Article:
May 13th, 2010 20:29:59 GMT

ForexLive US wrap-up: EUR ends on the lows, again

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  • ECB’s Gonzalez-Paramo: Details on sterilization of bond buys next week.
  • US weekly jobless claims fall to 444,000; slightly higher than expected
  • Portugal unveils deficit reduction package, about 50/50 tax hikes and spending cuts. Deficit projected at 7.3% this year, 4.6% next year.
  • Deutsche Bank CEO Ackermann says he doubts Greece can pay debts.
  • US sells $16 bln in 30-year bonds at 4.43%, bid-to-cover 2.60
  • S&P 500 falls 1.2%, DAX rises 1.2%; gold eases to $1232; oil falls $1.75 to $73.85

EUR/USD traded with a heavy tone throughout the session spending most of the day capped in the 1.2590 area. Talk of Chinese bids were heard in the 1.2540/50 area and much of the day was spent ranging between 1.2540 and 90, no surprise.

Prices turned lower late in the session as US equities accelerated intraday losses and the euro ended on its lows, around 1.2530. Less than a week after a “trillion dollar” package to save the euro, the euro trades 20 pips above spike lows made during a 10% crash in the S&P a week ago today.

Cable had a rough day as well. It broke the range of its recent base at the 1.4720 level and fell back all the way to 1.4610 where it met Asian demand. Poor UK trade figures were the fundamental excuse used for today’s slde.

USD/JPY spent the session in narrow 92.60/92.95 ranges. Traders reported heavy offers being lowered to the 93.00 area after overnight weakness in USD/JPY.

Attempted to rally in Europe and again in the US but was unable to hold gains near 0.9025. We end not far from session lows at 0.8960.

5 Comments

May 13th, 2010 20:05:28 GMT

New York Fed: US Monetary Authorities Did Not Intervene in Q1

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NEW YORK (MNI) – This is the following is the statement released
Thursday by the Federal Reserve Bank of New York:

The U.S. monetary authorities did not intervene in the foreign
exchange markets during the January – March quarter, the Federal Reserve
Bank of New York said today in its quarterly report to the U.S.
Congress.

During the three months that ended March 31, 2010, the dollar
appreciated 6.1 percent against the euro and 0.5 percent against the
yen. In this period, the dollar’s trade-weighted exchange value
appreciated 1.8 percent as measured by the Federal Reserve Board’s major
currencies index.

The report was presented by Brian P. Sack, executive vice president
of the Federal Reserve Bank of New York and the Federal Open Market
Committee’s manager for the System Open Market Account, on behalf of the
Treasury and the Federal Reserve System.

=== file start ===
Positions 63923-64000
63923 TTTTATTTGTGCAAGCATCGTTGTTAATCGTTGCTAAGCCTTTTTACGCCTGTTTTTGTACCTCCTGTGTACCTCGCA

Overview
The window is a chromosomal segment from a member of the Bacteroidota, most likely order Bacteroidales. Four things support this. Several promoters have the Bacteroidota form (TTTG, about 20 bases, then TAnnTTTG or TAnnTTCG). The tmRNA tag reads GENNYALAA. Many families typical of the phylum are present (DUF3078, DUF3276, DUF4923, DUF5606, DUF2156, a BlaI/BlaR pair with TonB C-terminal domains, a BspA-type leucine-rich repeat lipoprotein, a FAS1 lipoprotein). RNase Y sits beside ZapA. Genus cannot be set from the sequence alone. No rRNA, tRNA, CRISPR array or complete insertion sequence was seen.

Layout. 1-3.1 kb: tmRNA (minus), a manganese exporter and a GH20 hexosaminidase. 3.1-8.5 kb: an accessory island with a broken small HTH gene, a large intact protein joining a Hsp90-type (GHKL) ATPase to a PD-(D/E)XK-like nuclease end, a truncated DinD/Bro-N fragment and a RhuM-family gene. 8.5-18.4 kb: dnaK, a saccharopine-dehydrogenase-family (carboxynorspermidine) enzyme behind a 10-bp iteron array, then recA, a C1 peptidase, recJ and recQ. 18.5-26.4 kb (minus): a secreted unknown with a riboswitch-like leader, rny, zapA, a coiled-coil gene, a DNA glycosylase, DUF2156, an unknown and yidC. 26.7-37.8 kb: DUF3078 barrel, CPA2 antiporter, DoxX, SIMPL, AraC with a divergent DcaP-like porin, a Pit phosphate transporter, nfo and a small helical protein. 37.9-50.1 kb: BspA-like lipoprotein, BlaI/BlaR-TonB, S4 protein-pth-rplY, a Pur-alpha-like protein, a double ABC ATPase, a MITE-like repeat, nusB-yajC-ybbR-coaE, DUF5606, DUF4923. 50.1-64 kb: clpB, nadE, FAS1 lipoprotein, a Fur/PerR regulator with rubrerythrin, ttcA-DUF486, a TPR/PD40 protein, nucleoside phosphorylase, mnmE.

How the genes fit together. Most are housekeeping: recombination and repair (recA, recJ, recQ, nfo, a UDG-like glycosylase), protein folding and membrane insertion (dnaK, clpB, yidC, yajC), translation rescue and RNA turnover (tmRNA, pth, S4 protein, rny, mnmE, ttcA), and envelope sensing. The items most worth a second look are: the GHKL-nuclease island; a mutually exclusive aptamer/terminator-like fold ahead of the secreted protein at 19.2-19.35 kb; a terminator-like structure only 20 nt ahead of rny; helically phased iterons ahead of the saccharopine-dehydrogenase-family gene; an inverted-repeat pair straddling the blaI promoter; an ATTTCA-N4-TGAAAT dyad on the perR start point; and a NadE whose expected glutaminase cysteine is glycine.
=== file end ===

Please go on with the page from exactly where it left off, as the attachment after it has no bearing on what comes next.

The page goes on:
** Market News International New York Newsroom: 212-669-6430 **

[TOPICS: M$$FX$,M$U$$$,MMUFE$,MGU$$$]

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May 13th, 2010 20:03:50 GMT

ECB borrows $9.2 bln via Fed swap line this week

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The NY Fed reports that of all the swap lines reactivated with global central banks earlier this week, only one was used, by the ECB.

Presumably the ECB borrowed the $9.2 bln to lend to European commercial banks.

EUR/USD sits at 1.2530 session lows.

4 Comments

May 13th, 2010 19:50:30 GMT

Cable bids surface in 1.4610/20 area

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Traders say Asian buyers have been spotted in the 1.4610/20 area. We are testing the support level at 1.4616 as we write, the 76.4% retracement of the 1.4480/1.5050 rally.

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May 13th, 2010 19:20:34 GMT

Stocks losses acclerating late

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EUR/USD has fallen close to session lows with about 40 minutes left of cash trading on Wall Street. This is the time when markets tend to get directional, so we may be in for a bout of late-day risk aversion.

China has been a rumored buyer of EUR/USD on dips today and trend lows are down at 1.2510, not far from present levels. Expect the downside to be a slog with pretty solid efforts to keep EUR/USD from falling off the table near-term.

EUR/USD trades at 1.2547 and the S&P is down 1.1%.

4 Comments

May 13th, 2010 19:15:25 GMT

US Dodd: Still Talking On Derivatives;Sees Final Vote Next Wk

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–Senate Banking Committee Chief Says Talks Continue on Derivatives
–Hoping For Final Vote ‘Early Part of Next Week’
–Sessions Bankruptcy Amend Would Return Too Big To Fail

By John Shaw

WASHINGTON (MNI) – Senate Banking Committee Chairman Chris Dodd
said Democratic leaders are still trying to sort through how to
schedule votes on a raft of pending amendments, adding that final Senate
action on financial regulatory reform is likely to occur next week.

In comments to reporters after meeting with Senate Democrats to
give them an update on regulatory reform, Dodd said there are still a
lot of moving parts.

But he added that he would like a final Senate vote in “the early
part of next week.” Other senators have indicated the final Senate vote
could occur in the later part of the week.

Dodd acknowledged that a number of senators continue to discuss how
the bill’s derivatives section could be adjusted.

“People have been talking about it,” Dodd said, but added that he
has not been part of the talks.

There has been a lot of pressure by Republicans and some Democrats
to challenge the bill’s proposal to require banks to jettison their
derivatives business.

Dodd said he strongly opposes an amendment by Republican Sen. Jeff
Sessions that would create a bankruptcy process for failing non-bank
financial institutions.

Dodd said Session’s language was deeply flawed and would have the